"We could really see the demographic effects of the Slavic expansion in Eastern Europe around the time of the fall of the Roman Empire," Ralph said.
"In a population expansion, people are having more children than in a stable population. So, if that larger, expanded generation traces their family back through time there is an increased opportunity that they will have shared ancestors because the pool of potential ancestors is smaller."
Ralph's research has the potential to help solve long-standing questions in various areas, including history, archaeology, linguistics and ecology.
For example, his findings may help settle the debate over the Germanic Tribes who sacked Rome and whose movements have been dubbed "Barbarian Invasions." Differing historical viewpoints maintain either that the Germanic Tribes took over and displaced the population, or alternatively that the "invasion" consisted more of small groups moving in and establishing themselves as leaders.
"Clearly these two views have very different demographic implications," Ralph said. "The integration of a small number of people is very different to the driving out and replacement of an existing population."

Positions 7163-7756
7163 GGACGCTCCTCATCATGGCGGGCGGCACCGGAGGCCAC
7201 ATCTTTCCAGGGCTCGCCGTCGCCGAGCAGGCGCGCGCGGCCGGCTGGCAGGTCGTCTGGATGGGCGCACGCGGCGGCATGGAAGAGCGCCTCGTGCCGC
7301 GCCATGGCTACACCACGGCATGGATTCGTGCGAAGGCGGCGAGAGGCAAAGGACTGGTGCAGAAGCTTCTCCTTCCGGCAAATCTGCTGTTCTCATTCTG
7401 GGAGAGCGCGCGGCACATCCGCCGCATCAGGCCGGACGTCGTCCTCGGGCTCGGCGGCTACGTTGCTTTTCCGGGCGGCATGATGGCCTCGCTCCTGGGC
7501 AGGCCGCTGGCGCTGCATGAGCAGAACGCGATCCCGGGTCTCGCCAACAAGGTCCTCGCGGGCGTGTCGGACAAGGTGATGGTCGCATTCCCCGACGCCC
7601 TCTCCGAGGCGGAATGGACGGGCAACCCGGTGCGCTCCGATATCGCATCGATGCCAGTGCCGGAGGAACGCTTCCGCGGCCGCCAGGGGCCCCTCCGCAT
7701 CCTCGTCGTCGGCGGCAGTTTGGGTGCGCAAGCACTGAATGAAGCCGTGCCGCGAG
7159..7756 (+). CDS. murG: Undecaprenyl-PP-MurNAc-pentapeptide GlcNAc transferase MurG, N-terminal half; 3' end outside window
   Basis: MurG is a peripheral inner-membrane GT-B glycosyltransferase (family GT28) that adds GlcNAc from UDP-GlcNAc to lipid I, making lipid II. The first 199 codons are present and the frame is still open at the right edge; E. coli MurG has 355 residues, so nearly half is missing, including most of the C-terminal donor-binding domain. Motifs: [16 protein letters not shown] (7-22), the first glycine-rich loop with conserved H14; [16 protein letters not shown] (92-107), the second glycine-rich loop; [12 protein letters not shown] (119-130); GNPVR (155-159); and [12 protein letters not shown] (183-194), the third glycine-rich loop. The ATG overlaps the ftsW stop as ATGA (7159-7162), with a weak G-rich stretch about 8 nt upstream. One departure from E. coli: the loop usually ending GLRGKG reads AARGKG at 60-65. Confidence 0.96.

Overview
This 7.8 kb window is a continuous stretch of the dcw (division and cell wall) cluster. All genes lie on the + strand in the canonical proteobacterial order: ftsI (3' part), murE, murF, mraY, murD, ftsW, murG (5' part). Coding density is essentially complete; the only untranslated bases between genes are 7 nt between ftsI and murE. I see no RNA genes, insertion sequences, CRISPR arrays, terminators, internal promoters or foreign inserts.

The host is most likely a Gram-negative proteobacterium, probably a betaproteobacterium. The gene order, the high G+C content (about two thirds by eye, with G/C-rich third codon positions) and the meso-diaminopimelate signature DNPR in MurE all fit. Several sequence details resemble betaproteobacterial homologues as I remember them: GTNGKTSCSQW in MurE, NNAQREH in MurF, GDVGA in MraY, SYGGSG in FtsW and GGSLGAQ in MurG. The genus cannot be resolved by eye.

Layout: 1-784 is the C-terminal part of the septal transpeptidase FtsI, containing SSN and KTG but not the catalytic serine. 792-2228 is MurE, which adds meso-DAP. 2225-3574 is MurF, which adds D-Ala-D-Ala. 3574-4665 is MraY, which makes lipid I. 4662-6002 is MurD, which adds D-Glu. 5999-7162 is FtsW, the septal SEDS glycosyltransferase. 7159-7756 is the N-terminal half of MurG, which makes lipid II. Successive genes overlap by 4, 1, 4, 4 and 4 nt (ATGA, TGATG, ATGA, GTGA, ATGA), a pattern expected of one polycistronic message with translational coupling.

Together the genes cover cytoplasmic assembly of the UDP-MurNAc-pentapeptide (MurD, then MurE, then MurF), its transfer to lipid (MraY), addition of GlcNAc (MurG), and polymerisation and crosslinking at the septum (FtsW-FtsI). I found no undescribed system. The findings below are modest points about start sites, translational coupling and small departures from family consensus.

By analyzing the number of common ancestors in a particular area, Ralph might be able to determine migration patterns, including the numbers of people involved.
"While we did see the effect of the Slavic expansion, we didn't see a similar effect on the areas that the German Tribes moved into, suggesting their movements were those of small groups involving less large scale displacement."
"Our research lends itself to cross departmental collaboration," Ralph said. "It would very interesting to work with historians or archaeologists on projects such as finding out whether people living in places connected by Roman roads have greater numbers of shared ancestors."
By working out migration patterns through shared ancestry, Ralph's research can also add another dimension to the linguist's study of the history of languages.
Provided by: University of Southern California